My last Meals on Wheels communications case study touched on the advantages of communicating and fundraising for a smaller nonprofit. Today, I’d like to share one of the greatest challenges—Many smaller organizations, like mine, don’t have an explicit, documented process for creative workflow.
Perhaps these organizations’ smaller staff size creates the illusion that a process is not needed. I’m not sure. But what I do know is that most of my career successes were built on the foundation of a documented creative workflow. Here’s how to put a creative brief to work:
Have marketing naysayers among your colleagues or leadership? Take these quick steps to open their hearts, eyes and minds. It’s the best way to motivate their interest and participation in marketing via sharing critical insights on supporters and competitors, and learning to be effective messengers:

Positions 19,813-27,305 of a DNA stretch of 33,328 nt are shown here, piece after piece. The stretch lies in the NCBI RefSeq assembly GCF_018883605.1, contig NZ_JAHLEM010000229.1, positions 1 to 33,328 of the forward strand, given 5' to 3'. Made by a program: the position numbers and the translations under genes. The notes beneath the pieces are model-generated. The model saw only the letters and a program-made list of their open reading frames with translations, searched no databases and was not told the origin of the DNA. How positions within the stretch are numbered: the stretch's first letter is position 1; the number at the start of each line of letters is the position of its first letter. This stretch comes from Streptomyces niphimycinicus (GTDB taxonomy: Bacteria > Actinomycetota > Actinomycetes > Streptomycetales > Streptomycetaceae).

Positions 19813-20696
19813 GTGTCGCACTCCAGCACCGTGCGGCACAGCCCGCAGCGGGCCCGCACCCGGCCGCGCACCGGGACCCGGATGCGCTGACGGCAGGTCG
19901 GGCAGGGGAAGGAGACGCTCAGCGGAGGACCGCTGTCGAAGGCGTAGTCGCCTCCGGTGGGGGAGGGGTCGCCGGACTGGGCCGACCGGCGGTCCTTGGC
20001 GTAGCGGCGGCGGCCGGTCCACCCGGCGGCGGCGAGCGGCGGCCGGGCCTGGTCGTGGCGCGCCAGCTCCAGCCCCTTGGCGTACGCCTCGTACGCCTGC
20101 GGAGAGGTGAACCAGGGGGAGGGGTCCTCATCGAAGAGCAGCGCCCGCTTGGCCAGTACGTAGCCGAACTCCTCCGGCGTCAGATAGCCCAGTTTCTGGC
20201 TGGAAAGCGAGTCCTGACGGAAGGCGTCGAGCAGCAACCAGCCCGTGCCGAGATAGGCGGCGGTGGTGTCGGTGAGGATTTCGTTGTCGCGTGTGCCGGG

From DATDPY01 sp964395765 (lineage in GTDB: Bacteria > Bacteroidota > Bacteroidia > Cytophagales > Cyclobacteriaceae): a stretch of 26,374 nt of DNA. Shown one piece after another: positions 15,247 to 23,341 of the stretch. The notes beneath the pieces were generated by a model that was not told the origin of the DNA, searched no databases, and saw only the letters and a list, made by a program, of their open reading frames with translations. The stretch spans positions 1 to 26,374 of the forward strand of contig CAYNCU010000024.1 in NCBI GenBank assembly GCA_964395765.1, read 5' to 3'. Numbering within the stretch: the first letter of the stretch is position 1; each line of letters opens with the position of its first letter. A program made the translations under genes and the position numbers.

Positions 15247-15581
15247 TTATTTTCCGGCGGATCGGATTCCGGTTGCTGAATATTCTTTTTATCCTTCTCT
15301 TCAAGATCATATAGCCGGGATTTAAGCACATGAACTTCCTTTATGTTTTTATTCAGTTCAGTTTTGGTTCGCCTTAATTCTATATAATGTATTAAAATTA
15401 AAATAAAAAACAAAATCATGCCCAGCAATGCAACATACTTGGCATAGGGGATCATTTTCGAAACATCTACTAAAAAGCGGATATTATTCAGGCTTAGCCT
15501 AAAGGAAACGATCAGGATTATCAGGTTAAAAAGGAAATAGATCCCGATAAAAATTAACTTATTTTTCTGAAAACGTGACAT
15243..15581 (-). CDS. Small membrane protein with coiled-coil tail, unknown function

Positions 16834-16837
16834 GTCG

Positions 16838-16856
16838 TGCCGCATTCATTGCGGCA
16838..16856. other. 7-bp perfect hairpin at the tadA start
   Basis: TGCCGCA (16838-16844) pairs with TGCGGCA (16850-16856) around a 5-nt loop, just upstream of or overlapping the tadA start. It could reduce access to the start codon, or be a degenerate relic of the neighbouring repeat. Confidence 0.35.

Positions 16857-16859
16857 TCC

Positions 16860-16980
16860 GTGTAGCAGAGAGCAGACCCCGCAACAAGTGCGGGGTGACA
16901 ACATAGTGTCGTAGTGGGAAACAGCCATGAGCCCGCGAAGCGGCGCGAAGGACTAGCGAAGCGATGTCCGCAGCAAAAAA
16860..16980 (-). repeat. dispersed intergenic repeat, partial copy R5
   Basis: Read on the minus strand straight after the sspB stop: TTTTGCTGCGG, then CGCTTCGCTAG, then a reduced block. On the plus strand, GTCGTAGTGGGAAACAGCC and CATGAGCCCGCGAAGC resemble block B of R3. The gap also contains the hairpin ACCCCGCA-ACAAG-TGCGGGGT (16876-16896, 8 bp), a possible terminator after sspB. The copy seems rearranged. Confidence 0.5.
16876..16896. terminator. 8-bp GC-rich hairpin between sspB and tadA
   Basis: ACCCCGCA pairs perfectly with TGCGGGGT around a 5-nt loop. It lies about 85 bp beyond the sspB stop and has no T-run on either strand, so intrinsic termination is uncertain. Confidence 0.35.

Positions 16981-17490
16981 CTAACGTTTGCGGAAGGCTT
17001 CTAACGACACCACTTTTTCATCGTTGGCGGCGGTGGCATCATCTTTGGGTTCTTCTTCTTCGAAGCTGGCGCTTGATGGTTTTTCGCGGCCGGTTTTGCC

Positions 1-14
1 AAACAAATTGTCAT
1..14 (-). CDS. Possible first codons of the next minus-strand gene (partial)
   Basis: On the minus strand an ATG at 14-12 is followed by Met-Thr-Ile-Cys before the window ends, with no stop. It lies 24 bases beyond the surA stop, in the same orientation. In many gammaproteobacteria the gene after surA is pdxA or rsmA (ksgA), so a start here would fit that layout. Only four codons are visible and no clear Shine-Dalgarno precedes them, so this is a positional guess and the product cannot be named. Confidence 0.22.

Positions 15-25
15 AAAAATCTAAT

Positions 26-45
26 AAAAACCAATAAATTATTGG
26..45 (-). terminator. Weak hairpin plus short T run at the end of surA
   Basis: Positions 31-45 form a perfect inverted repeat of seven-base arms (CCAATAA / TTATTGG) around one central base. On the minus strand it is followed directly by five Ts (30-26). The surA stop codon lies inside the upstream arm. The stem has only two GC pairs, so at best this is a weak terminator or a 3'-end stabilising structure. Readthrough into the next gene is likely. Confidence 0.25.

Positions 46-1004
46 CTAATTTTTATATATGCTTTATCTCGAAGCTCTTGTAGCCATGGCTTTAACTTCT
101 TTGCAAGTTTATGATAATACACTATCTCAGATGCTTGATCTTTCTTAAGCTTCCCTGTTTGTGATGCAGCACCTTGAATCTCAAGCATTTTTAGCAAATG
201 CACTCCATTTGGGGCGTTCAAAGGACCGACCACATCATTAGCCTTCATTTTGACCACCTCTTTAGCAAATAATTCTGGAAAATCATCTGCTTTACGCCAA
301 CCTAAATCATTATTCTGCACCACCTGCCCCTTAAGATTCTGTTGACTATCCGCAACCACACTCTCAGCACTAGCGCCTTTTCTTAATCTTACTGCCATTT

Our guest blogger Amanda Aldrich is Regional Communications Specialist with the American Red Cross of Northwest Ohio. Her experience as a volunteer, board member, executive director and regular-old-employee shape the opinions she shares here, which do not represent those of the American Red Cross.
I’m always moving a million miles an hour, and I know it’s likely the same for you. When you’re flying, it’s all too easy to forget the little things that help keep us afloat as we’re running from one meeting to the next. But it’s vital to keep your team (and others) in the loop.
I’m sure you’re thinking, “One more email to read? No thanks!” Seriously though – keeping your team, other colleagues, volunteers, and board members abreast of your activities pays off in the long run. READ MORE